You can expect to feel financially strapped for several years after you file Chapter 13 bankruptcy. For the next three to five years, your finances and assets will be scrutinized under the microscope of your bankruptcy trustee and you will be making payments every single month to your creditors. If you decide to buy or sell a home during this time, you are at the mercy of the bankruptcy estate and the trustee.
You are certainly allowed to purchase a house while you are in Chapter 13 and you can sell one, as well, but the trustee will have to approve the purchase or sale prior to starting the process. Additional paperwork is often required and you should be prepared to spare extra time in case you are expected to obtain approvals. 

If you are thinking about purchasing or selling a home while your Chapter 13 bankruptcy case is still underway, you should consult with an experienced bankruptcy attorney to help guide you through all of the intricate procedures and avoid any potential delays.

Chapter 13 - Selling a House

You will have to wait 21 days after your bankruptcy petition is filed to sell your home. The first thing you will have to do is file a motion to sell your home, which should include the appraisal of your home and any other documents that substantiate the value of your house. You will also be required to provide a proposal for the distribution of the profit you receive from the sale. If the trustee who is appointed to your bankruptcy case agrees that your motion to sell is reasonable, the court will usually approve it.


When the House Sells

You find a buyer and the sale on the house closes. This is when you will be required to file a Statement of Sale with your trustee, which includes the following information:

  • The final sale price of the house
  • Deductions from closing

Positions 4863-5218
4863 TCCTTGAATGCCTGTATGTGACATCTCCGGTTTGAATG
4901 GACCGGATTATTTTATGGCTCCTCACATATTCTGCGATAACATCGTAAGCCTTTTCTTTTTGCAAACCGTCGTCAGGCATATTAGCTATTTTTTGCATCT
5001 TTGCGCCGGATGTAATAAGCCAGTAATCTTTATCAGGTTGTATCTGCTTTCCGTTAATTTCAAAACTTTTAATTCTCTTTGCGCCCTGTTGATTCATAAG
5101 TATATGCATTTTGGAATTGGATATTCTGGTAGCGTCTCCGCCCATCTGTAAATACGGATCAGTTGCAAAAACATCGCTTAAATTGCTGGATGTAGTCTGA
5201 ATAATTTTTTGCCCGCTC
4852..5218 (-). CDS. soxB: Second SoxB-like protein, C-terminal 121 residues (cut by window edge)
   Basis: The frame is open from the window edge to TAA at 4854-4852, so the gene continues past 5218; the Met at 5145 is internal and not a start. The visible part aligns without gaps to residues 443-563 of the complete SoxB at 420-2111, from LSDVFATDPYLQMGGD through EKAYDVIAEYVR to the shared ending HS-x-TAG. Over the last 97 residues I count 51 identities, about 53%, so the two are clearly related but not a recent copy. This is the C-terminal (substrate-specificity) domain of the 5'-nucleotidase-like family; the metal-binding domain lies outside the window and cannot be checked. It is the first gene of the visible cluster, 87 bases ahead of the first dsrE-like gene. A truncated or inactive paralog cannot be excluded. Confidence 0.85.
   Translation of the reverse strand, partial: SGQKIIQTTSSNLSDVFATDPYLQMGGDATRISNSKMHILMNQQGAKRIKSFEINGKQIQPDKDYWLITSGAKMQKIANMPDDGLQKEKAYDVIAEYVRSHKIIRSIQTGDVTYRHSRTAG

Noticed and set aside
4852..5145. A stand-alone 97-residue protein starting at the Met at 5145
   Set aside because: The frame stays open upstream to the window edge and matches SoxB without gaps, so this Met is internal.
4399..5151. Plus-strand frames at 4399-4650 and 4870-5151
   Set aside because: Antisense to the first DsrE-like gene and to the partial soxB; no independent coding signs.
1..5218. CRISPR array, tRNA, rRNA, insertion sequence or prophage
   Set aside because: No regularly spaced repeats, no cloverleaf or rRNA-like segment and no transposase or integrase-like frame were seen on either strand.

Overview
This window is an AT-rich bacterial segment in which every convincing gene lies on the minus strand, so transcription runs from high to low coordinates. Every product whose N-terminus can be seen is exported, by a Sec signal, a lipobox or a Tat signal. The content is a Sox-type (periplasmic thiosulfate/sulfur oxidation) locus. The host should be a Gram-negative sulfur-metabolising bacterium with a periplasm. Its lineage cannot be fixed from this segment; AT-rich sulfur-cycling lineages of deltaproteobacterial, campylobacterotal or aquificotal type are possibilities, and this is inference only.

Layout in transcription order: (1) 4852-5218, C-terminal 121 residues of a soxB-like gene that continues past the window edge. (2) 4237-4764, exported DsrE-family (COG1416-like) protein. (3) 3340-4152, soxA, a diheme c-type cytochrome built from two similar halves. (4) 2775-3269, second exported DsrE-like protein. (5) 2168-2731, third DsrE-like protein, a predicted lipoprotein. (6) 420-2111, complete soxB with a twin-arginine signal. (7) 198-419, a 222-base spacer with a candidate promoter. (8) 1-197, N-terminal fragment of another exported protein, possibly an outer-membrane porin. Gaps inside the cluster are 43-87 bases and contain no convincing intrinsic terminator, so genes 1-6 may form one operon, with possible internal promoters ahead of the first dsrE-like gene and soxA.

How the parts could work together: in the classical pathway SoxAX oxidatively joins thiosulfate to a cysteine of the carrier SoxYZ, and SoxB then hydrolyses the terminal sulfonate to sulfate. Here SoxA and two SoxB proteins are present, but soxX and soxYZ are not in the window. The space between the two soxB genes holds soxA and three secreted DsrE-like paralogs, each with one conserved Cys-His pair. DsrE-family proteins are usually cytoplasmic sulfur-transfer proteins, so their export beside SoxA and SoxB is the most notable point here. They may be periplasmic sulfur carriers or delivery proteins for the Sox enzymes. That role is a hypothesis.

• Mortgage balance
  • Remaining profit

After you file the statement of sale, your trustee will expect you to make good on your initial proposal. If you agreed to pay any creditors off with the proceeds of your home or pay off the entirety of your debts, you will be expected to do so immediately after the sale of the house.

Chapter 13 - Buying a Home

Do not let the simple process of selling a home after filing bankruptcy sidetrack you - buying a home after filing a Chapter 13 bankruptcy is typically a much more complicated process. 
Before you begin to search for your new home, you will need to ask your bankruptcy trustee for permission to incur more debt. Otherwise, you will not be able to secure a mortgage for the home. Your trustee will be more inclined to approve your request if you have been making your Chapter 13 bankruptcy repayment plan payments for a substantial amount of time, on time every month.  


Do Banks Lend to People in Chapter 13?

The truth of the matter is that many banks will be leery about lending to people who have filed Chapter 13 bankruptcy. You do not want to be stuck with sky-high interest rates that are not affordable or variable rates that can change as time goes on. You will have to make your mortgage payment on top of your Chapter 13 payments and any other monthly bills you currently have, so the total monthly amount will need to be reasonable. 

What About the Down Payment?

This will probably be the most difficult part of buying a new home while in Chapter 13. Coming up with the down payment or closing costs that are required to be paid in cash can be difficult, if not impossible. If you do not have a house to sell to obtain the down payment, the bankruptcy trustee will be scrutinizing where the funds for the down payment come from. If you were able to save up enough money for a down payment on a house, the trustee might feel like your disposable income is high enough to consider restructuring and increasing your bankruptcy payments.
If you have a family member who can gift you the down payment, that is usually the least tricky solution. Unfortunately, if you are receiving money from a family member, it most likely has to be run by the bankruptcy trustee, depending on how the funds are structured. This might be true even if your parents are footing the bill for your down payment. 

These complications often dissuade people who are in the middle of Chapter 13 from buying a new home. 
So you do not miss any important steps in the process, an experienced bankruptcy attorney should be your first call if you are considering purchasing or selling a home during your Chapter 13 bankruptcy. If motions need to be filed or contracts need to be adjusted, your attorney can help guide you through all of the related procedures. 

James Roswold
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James Roswold is a Kansas & Missouri personal injury, workers comp, and medical malpractice attorney.